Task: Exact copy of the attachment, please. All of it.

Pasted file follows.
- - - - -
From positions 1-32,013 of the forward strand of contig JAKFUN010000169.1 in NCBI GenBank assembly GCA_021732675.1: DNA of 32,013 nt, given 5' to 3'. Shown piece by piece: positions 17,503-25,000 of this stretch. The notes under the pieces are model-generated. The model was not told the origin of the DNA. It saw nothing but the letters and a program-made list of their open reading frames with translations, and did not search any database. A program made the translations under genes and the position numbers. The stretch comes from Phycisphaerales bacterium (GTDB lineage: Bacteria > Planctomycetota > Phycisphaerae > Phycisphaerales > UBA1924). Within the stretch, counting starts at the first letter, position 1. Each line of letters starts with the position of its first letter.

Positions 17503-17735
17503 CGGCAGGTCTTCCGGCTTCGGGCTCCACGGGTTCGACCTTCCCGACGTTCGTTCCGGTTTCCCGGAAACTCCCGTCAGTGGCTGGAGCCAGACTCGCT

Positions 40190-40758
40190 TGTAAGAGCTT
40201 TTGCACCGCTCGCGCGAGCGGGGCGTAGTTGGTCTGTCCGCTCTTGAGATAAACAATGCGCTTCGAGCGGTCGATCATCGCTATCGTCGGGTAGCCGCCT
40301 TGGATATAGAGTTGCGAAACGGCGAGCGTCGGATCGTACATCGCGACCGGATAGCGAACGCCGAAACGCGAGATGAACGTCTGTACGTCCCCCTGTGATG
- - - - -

From positions 1-32,013 of the forward strand of contig JAKFUN010000169.1 in NCBI GenBank assembly GCA_021732675.1: DNA of 32,013 nt, given 5' to 3'. Shown piece by piece: positions 17,503-25,000 of this stretch. The notes under the pieces are model-generated. The model was not told the origin of the DNA. It saw nothing but the letters and a program-made list of their open reading frames with translations, and did not search any database. A program made the translations under genes and the position numbers. The stretch comes from Phycisphaerales bacterium (GTDB lineage: Bacteria > Planctomycetota > Phycisphaerae > Phycisphaerales > UBA1924). Within the stretch, counting starts at the first letter, position 1. Each line of letters starts with the position of its first letter.

Positions 17503-17735
17503 CGGCAGGTCTTCCGGCTTCGGGCTCCACGGGTTCGACCTTCCCGACGTTCGTTCCGGTTTCCCGGAAACTCCCGTCAGTGGCTGGAGCCAGACTCGCT

Positions 40190-40758
40190 TGTAAGAGCTT
40201 TTGCACCGCTCGCGCGAGCGGGGCGTAGTTGGTCTGTCCGCTCTTGAGATAAACAATGCGCTTCGAGCGGTCGATCATCGCTATCGTCGGGTAGCCGCCT
40301 TGGATATAGAGTTGCGAAACGGCGAGCGTCGGATCGTACATCGCGACCGGATAGCGAACGCCGAAACGCGAGATGAACGTCTGTACGTCCCCCTGTGATG